In this issue:
P.D. James' The Lighthouse: A masterful plotter, a creator of believable and fascinating characters that makes reading her an unmitigated joy; Linda Fairstein's Death Dance: Fairstein’s workmanlike writing serves her chosen genre well, but don’t look for great literature in this series; Patricia Cornwell's Predator crawls without any instances of positive interaction between characters
Winter, that cold and dark time, seems a perfect excuse for a bit of self-indulgence. The bleak, chill days give license to pamper oneself with all sorts of comforts. At my house, the stuff of bliss involves things like a drop of brandy in an evening mug of coffee, a cozy supper by the fire, a ratty but well-loved bathrobe, and most importantly, a good but not-too-challenging book.
Where I live, however, Winter has not cooperated this year, staying stubbornly away during a spell of record-breaking warmth throughout January. It has been hard to find reasons to indulge my sybaritic urges. There has been no snow to keep us off the roads, no rain to make more leaf-raking impossible, not even a good, low freeze to necessitate wearing anything warmer than a light sweater. In other words, we’ve had no excuse to hibernate and ignore the chores of daily life, never mind to enjoy the delights of self-indulgence.
February, however, shows promise: the winds have risen, the mercury has dropped; there was a dusting of snow on the bushes this morning; and our weather mavens promise us that the Real Stuff is just around the corner. So I have stocked up on paperbacks, mostly mysteries, which somehow seem just the right base for a long Winter read. They move quickly. They offer escape. They’re pure fun. I’ve gone back to re-read some of my old favorites, and have also picked up on some new offerings.
Herewith, a trio of relatively new books you might consider during what I’ve come to think of as Mystery Month. May the winds howl at your door.
By P.D. James, © 2005
Alfred G. Knopf, 335 pp
If ever there were an author designed to delight the readers of Senior Women Web, it is P.D. James (aka Baroness James of Holland Park). At the age of 85, she has published her nineteenth book, yet another mystery featuring her intriguing hero, the detective/poet Commander Adam Dalgliesh.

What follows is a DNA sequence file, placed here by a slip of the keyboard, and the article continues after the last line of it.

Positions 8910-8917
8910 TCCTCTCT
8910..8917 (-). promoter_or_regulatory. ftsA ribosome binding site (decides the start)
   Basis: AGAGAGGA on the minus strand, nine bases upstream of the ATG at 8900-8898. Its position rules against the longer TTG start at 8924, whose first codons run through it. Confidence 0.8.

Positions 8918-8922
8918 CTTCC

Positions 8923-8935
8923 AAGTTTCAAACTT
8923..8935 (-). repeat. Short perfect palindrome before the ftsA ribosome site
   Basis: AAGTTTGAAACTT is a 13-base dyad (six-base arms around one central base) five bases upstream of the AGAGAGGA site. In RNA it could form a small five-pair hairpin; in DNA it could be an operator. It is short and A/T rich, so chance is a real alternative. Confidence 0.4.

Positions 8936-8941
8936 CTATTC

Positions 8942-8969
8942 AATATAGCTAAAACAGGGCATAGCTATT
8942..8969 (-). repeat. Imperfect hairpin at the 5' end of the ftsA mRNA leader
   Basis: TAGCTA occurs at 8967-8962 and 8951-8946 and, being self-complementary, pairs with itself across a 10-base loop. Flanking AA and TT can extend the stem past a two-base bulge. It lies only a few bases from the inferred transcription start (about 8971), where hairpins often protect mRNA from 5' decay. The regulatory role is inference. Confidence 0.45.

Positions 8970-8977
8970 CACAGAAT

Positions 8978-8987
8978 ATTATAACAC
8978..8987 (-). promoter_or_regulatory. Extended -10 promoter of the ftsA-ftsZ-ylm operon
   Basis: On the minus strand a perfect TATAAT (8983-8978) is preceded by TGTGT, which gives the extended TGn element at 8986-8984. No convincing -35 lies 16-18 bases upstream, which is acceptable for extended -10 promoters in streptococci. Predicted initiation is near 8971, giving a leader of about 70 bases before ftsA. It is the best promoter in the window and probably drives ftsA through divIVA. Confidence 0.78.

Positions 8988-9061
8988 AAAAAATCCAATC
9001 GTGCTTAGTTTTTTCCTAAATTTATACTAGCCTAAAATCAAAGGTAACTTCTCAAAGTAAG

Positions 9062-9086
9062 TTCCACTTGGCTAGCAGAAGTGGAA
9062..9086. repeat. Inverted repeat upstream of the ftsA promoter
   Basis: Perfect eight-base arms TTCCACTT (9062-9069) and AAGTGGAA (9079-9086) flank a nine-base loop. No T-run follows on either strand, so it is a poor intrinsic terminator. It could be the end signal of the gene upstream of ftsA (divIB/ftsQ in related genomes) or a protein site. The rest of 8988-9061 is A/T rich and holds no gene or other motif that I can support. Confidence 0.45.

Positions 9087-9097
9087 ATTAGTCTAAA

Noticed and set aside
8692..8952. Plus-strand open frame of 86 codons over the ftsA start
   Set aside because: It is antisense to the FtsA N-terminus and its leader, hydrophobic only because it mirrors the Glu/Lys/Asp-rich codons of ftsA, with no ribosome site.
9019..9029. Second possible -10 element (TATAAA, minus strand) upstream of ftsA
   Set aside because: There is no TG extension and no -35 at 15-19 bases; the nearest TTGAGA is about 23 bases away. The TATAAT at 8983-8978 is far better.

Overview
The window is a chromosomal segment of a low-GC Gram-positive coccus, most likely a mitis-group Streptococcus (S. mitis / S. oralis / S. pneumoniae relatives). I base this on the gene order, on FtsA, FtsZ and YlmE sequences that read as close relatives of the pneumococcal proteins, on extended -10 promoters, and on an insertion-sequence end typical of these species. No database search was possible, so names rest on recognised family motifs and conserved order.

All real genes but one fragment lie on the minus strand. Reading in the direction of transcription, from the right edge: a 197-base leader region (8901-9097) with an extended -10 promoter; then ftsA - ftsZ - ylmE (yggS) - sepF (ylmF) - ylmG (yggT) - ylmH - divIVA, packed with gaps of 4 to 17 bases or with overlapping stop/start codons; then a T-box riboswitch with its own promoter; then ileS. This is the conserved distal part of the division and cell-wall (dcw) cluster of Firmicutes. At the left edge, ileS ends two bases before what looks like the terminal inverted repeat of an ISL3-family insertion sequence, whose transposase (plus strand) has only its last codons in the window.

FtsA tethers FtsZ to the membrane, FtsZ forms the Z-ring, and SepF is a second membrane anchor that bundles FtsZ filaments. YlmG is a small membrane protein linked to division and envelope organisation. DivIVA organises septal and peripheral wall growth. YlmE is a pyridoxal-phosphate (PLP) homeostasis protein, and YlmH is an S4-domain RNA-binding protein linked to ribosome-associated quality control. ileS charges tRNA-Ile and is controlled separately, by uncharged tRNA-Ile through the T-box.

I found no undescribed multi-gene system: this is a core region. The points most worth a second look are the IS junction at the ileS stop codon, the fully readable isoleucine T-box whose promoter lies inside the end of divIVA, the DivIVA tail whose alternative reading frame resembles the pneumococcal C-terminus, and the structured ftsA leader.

It’s hard to imagine that there might be a fan of the genre who hasn’t read P.D. James, but on the unlikely chance that such a person exists, I’ll say it right off the top: Get with it! This woman is the Real Deal: a masterful plotter, a creator of believable and fascinating characters, and – that rarity of rarities in the world of detective fiction – a writer who uses the English language with an easy elegance that makes reading her an unmitigated joy.
The Lighthouse is a classic story of murder in an isolated spot, in this case, the Island of Combe off the Cornish coast of England (an entirely fictional spot, James promises, but one that she then proceeds to bring into vivid existence). For hundreds of years, the island was owned by the Holcombe family, but it now operates under a trust set up to provide periods of retreat and security for high-profile individuals who need to escape for brief periods from the stress of their lives. When one of the well-known visitors is murdered, Scotland Yard sends Dalgliesh and his two aides to sort things out.
It helps to have read James’s earlier books, so that one can understand the tensions and dynamics the trio brings with them. Dalgliesh, having just proposed to his beloved Emma, must pack up and go and hope that she will understand his sudden absence. His second-in-command, Detective Inspector Kate Miskin, must deal with the disappointment of her hidden love for Dalgliesh, never mind the start of her affair with her former cohort, Piers Tarrant, and her uncertainties about her new assistant, the young and ambitious Francis Benton-Smith. Benton-Smith, in turn, is trying to make his own mark on the team, hoping for a promotion.
It would be wicked to relay any of the plot itself. Let the reader enjoy the read as the story spins out. Suffice it to say that murder and mayhem figure prominently, as they should, complicated by a crisis of health that throws Dalgliesh’s investigation into the hands of his assistants.
At 85, P.D. James may well have written her last book. Looking at the photo on the back of the book jacket, however, gives hope. Her dark, intelligent, piercing eyes all but promise that the lady has a few more adventures up her well-tailored sleeve. Long may she wave.
Julia Sneden is a writer, reviewer, teacher, wife, mother, grandmother and care-giver. She lives in North Carolina. jbsneden can be reached by email (at) triad.rr.com